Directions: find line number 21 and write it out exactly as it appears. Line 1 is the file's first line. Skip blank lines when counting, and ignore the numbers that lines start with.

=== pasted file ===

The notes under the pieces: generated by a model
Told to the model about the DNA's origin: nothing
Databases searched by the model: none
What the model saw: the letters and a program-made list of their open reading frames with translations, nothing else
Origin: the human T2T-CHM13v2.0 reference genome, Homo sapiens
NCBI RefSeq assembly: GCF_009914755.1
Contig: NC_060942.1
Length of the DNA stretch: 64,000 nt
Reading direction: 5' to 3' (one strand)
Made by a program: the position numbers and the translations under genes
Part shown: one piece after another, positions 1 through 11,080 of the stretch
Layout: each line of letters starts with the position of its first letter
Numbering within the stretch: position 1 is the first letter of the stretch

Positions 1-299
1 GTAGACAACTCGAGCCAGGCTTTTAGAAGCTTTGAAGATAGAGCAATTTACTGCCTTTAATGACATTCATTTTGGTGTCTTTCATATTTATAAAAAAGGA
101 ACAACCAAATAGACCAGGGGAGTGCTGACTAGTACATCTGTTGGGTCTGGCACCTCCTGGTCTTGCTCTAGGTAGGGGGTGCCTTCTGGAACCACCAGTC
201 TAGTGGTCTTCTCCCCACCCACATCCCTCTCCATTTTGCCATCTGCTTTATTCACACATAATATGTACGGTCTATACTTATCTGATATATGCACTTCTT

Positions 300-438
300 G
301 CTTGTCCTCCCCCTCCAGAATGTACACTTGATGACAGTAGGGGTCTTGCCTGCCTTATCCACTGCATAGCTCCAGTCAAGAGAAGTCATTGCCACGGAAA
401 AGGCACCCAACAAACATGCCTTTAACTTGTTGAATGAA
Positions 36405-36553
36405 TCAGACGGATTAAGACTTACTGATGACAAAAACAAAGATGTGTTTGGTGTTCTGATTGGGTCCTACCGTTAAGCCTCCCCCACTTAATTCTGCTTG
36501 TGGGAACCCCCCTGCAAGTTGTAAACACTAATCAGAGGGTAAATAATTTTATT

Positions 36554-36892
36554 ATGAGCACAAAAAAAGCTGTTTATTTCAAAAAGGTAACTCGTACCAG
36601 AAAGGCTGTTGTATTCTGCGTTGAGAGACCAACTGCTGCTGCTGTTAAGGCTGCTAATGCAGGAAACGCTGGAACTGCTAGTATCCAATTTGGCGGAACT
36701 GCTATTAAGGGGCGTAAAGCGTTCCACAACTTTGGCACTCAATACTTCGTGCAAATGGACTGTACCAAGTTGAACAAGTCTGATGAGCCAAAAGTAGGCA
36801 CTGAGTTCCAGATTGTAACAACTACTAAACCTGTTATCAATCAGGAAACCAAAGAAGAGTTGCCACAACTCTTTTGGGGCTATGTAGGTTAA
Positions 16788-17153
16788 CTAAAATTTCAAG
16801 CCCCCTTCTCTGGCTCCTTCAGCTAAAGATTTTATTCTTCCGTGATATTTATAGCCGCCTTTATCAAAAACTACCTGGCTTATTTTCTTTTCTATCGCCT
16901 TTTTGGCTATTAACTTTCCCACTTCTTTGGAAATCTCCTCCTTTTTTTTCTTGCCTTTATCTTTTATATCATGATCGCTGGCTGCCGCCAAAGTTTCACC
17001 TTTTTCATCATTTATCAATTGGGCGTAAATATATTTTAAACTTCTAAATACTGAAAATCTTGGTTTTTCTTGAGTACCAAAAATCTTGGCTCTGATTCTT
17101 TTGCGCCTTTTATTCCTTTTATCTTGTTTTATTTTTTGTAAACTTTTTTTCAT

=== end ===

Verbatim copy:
401 AGGCACCCAACAAACATGCCTTTAACTTGTTGAATGAA